Original article by Professor Liz Halcomb and Dr Sharon James
- In the summer of 2019/2020 Australia experienced what came to be known as ‘Black Summer’
- Black Summer was a season of ongoing bushfires that left 24 million hectares of the country burnt and led to more than 470 deaths
- 33 people were killed in the fires and around 445 died from smoke inhalation
For some communities on the south coast of New South Wales, Black Summer came only 18 months after the Tathra bushfire in 2018 which destroyed 65 homes and shortly before the onset of the COVID-19 pandemic and lockdown restrictions.
Disasters can take a heavier toll on older people, in part due to the higher likelihood they’re already living with chronic health conditions. Research has revealed the impact the bushfire crisis had on the physical and mental health of older Australians living on the NSW south coast.
For one woman in her late 60s, the fires had a profound effect on her mental health: “Poor sleep, clouded thinking, obsessive thinking about the fires, general feeling of anxiety. The air quality was so poor some days that I was unable to exercise […] which is helpful for physical and mental health.”
A man in his early 70s was similarly affected: “Fear of what happens next and concern for others worse off.”
For older people with mental and physical health problems, their ability to prepare, evacuate and potentially defend their property can be limited.
Managing their health can require a level of independence, social support, mobility and independence. For example, if someone lives with a chronic condition such as mental health issues, diabetes or emphysema, this can worsen their ability to self-manage their health.
For those living in rural areas and with limited financial resources, these issues are exacerbated due to challenges accessing some healthcare services.
More than 150 people over 65 were surveyed for a University of Wollongong study, living between Wollongong in the north and Eden in the south. Sadly, this region experienced a significant share of property loss and fire-related fatalities during the 2019/2020 bushfires.
While COVID-19 lockdown restrictions were less severe in rural areas, travel restrictions and supply shortages of groceries and materials for rebuilding occurred. The bushfires led to a range of health impacts. Some 86 percent of survey participants felt anxious or worried about the bushfires.
One woman in her early 70s described how she felt after losing her home: “Grief and anxiety over loss of home and all possessions, delayed reaction — panic attack — after having to escape by driving through the fire, initial difficulty securing food, clothing, toiletries caused distress and anxiety, sleeplessness.”
Difficulties in physical health due to the impacts of bushfire smoke, such as sore eyes and breathing problems, were also common. Some survey participants reported coughs continuing for months afterwards.
The impacts of bushfires on locals’ physical and mental health were often interrelated. Difficulties in physical health were largely due to the impacts of bushfire smoke such as sore eyes and breathing problems. These also led to anxiety, depression and stress.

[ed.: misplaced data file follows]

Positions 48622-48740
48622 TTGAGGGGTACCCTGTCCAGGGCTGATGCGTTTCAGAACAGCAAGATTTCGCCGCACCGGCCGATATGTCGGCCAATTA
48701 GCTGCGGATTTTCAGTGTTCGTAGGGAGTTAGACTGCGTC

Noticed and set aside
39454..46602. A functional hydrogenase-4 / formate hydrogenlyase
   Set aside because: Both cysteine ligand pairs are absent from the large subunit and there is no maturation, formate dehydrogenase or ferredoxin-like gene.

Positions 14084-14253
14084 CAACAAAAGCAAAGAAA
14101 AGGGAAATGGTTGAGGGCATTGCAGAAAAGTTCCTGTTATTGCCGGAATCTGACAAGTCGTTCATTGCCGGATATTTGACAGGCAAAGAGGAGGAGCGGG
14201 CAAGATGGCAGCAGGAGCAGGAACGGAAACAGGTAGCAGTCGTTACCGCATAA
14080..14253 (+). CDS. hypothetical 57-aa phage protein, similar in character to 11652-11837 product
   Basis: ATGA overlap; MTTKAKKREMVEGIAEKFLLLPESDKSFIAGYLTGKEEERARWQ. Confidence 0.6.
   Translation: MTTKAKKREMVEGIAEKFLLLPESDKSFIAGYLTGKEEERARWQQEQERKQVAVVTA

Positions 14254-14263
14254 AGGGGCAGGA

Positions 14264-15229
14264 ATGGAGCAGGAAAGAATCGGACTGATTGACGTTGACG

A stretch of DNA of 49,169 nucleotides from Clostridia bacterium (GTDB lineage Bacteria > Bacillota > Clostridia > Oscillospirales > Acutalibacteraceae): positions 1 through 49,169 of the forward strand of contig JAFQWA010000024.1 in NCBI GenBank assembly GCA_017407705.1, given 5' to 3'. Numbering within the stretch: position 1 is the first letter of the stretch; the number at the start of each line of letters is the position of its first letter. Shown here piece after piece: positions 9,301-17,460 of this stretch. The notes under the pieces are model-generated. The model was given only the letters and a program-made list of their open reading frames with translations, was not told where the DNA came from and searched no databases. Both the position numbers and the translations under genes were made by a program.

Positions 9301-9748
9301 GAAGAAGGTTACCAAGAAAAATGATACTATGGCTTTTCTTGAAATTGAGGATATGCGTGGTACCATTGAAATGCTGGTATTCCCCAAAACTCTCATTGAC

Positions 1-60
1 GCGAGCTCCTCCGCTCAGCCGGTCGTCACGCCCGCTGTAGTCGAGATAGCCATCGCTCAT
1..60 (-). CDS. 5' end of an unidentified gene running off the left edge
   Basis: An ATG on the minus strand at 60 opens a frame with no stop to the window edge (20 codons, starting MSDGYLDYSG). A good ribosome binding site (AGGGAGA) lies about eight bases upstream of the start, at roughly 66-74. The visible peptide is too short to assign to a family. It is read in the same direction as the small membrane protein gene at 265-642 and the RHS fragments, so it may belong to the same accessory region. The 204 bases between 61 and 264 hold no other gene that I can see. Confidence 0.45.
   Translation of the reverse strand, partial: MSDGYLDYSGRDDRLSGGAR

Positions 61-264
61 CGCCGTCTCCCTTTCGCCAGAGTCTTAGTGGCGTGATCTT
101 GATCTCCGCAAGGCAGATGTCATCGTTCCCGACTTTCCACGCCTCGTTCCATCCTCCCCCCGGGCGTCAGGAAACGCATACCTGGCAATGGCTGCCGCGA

As one woman in her late 60s described: “I am an asthmatic so the smoke made it much worse. We lost our home and everything. Life has been very stressful since. Living in a caravan is not conducive to a healthy lifestyle.”
Interestingly, those who felt more impacted by bushfires had lower reported self-rated health, resilience, social connection and support. While 72 percent indicated an increased level of worry and anxiety about COVID-19, the impact of the pandemic was perceived to impact both people’s mental and physical health less than the bushfires.
However, the impact of COVID-19 was higher for women and those who had less resilience, fewer social connections and support, and lower self-rated health.
During the bushfires, some participants reported difficulties accessing their usual general practice, screening and treatment. This was particularly true for those travelling for cancer treatment and surgery. Health issues were compounded due to reduced opportunities for exercise, resulting in weight gain.
By better supporting people’s mental and physical well-being, the health impact of future natural disasters can be reduced.
This includes communities developing strategies for older people that encourage social connection and support their mental health and resilience. These could include interventions to bring older people together through social activities, support groups and health education resources.
However, there is also a role for healthcare providers in meeting these needs. Supporting the healthcare needs of older people includes, where possible, encouraging people to manage their own health needs so that when healthcare is disrupted their ability to care for themself is optimised.
It also requires health care professionals to be alert for downstream effects of disasters on older people such as delays in seeking treatment. This study has revealed new knowledge and highlights the need for healthcare professionals and communities to work together to plan and manage disaster response and recovery.
Have you got an emergency action plan in case disaster strikes? Stay safe this summer and let the team at Talking Aged Care know your top tips to remain protected.
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